Cities instead of countries: Investors in Africa thinking in new ways about geography

An open-air market in Kinshasa, DRC

This article is an excerpt from a report by EY, titled ‘Why Africa is becoming a bigger player in the global economy’

As investment spreads to more sectors of the African economy, investors are also thinking in new ways about its geography. Investment rationales are less frequently based on country-level economics, and more often focused on urban areas, corridors and regions. Leading cities, such as Lagos (Nigeria), Johannesburg (South Africa) and Nairobi (Kenya) stand out for their financial-technology hubs, middle-class consumers and connectivity.

Africa’s leading cities account for 80% of consumers with the disposable income to acquire assets such as cars, televisions and appliances, according to research from Fraym, a US consultancy. Beyond the top three, other prominent cities in sub-Saharan Africa are: Luanda, Angola; Khartoum, Sudan; Dar es Salaam, Tanzania; and Addis Ababa, Ethiopia.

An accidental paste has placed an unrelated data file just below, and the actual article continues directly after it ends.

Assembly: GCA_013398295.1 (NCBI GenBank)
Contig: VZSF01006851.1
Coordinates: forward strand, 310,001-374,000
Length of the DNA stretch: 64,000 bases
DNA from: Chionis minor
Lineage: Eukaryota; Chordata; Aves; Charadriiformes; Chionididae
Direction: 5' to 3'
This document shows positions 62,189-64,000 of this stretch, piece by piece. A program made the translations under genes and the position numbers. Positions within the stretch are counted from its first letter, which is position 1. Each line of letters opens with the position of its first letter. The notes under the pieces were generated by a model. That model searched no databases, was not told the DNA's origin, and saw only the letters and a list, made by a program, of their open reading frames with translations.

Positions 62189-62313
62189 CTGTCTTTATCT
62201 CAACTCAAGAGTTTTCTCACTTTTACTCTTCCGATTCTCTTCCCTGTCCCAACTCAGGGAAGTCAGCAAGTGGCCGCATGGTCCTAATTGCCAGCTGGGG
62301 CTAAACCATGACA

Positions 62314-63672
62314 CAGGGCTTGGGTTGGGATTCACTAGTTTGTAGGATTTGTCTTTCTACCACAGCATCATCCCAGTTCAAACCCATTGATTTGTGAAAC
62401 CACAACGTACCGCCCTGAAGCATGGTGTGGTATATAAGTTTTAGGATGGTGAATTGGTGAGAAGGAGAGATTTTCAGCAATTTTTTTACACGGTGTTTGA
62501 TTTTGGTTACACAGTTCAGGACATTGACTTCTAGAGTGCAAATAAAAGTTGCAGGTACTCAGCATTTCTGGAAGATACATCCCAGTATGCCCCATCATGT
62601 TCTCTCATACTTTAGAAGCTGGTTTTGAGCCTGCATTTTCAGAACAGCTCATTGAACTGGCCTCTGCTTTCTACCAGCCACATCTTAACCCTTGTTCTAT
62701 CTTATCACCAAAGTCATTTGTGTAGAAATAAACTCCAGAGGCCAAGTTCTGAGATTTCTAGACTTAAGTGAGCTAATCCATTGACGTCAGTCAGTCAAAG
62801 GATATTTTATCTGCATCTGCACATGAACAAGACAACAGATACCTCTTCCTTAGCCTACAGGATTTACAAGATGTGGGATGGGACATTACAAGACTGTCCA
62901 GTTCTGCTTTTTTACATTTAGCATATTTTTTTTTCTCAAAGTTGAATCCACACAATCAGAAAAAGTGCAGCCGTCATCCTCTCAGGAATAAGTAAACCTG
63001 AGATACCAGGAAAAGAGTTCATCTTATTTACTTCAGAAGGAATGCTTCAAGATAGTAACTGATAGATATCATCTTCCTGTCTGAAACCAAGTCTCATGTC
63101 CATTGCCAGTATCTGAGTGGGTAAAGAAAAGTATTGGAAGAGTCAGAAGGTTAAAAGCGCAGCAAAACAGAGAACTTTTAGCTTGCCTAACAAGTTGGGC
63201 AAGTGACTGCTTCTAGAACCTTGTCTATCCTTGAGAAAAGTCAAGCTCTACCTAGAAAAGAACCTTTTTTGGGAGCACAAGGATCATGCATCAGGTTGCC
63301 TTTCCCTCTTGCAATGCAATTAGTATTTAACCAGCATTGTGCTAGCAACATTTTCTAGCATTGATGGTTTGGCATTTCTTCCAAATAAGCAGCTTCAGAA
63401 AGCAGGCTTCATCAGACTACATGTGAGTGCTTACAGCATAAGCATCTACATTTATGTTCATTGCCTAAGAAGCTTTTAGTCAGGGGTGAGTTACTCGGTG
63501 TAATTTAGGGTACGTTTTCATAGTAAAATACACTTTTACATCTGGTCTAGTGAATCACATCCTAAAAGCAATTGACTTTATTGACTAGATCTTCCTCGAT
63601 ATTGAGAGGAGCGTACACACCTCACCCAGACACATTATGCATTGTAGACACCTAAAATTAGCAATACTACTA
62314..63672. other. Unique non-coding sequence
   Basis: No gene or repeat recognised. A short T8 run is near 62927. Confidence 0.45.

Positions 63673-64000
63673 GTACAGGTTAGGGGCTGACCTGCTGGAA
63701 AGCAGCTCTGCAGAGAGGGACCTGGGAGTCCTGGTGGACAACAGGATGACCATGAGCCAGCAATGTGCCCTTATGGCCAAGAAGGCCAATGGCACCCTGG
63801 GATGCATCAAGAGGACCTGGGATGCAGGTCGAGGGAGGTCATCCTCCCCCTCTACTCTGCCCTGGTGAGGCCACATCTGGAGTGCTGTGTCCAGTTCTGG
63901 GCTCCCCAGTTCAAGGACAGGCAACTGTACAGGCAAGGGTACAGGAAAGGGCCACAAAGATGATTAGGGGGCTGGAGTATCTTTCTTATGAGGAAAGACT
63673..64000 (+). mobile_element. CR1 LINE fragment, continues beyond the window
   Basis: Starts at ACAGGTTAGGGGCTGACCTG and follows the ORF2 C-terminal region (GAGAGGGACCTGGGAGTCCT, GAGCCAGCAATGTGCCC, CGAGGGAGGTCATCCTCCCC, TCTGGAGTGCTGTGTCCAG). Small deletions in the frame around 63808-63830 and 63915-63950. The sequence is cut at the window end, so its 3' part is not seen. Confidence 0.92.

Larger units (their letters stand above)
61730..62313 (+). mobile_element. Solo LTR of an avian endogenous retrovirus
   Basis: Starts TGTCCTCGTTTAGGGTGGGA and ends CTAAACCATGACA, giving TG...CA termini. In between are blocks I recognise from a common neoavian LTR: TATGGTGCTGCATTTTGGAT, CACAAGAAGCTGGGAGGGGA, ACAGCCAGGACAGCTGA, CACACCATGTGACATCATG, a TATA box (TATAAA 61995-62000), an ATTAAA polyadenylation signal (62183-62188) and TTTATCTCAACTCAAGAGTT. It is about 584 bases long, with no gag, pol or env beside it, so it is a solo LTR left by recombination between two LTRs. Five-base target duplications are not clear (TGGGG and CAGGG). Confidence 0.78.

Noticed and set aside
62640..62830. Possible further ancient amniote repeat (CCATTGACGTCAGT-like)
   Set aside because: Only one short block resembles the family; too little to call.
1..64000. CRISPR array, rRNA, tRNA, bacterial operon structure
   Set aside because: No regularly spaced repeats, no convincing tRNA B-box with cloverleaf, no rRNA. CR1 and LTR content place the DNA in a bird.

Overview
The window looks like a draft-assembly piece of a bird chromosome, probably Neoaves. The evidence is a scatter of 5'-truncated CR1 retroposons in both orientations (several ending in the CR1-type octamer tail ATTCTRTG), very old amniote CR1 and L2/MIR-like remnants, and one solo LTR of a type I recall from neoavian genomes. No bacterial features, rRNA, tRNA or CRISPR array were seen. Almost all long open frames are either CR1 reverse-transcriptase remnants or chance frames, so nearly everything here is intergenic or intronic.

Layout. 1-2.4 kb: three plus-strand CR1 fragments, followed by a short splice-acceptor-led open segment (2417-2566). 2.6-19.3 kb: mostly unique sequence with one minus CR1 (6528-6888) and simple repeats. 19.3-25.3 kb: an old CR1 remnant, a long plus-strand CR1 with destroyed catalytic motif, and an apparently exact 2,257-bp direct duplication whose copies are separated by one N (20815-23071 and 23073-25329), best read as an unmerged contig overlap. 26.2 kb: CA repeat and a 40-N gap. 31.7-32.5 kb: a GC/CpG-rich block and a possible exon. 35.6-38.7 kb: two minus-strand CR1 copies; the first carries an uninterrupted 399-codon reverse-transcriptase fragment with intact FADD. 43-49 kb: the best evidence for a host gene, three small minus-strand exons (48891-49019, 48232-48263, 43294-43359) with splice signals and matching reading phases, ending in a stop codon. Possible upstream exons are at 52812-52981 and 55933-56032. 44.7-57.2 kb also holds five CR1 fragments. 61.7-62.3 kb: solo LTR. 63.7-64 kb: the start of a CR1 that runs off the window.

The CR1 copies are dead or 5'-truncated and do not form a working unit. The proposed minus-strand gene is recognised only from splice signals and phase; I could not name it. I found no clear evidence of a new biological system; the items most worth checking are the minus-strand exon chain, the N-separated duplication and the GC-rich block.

Kinshasa, the capital of the Democratic Republic of the Congo, stands out as a city with consumer power. It’s on the western side of the country, and a 2,000 km drive from the conflict at its eastern border. “Kinshasa is an under-told story because of the broader narrative,” says Fraym CEO, Ben Leo. “There’s scale in Kinshasa, and a surprising amount of consumer power.”

For the long term, cities have the potential to serve as anchors for region-based investment strategies, in particular given the 2019 announcement of the African Continental Free Trade Area. “It’s going to be a long journey, but 2019 will be remembered as the year Africa finally ‘got’ trade,” says Larry Eyinla, EY Africa regional tax leader. “It’s a monumental commitment that will produce the largest free-trade area in the world.”

The deal is also a signal to investors at a time when they are evaluating global supply chains. In the EY Global Capital Confidence Barometer in March 2020, 52% of executives said the pandemic has led them to consider relocating some of their functions. “Africa can make a stronger play for manufacturing and supply chain opportunities that have been anchored in the east,” says Rod Wolfenden EY Africa markets leader.

The survey also found 36% of companies had already accelerated investments in automation, which suggests Africa will have to compete with technology as well as other regions. “We could see supply chains move back to the US and Europe, because companies will be thinking very hard about having sources too far away from their consumers,” says Eyinla.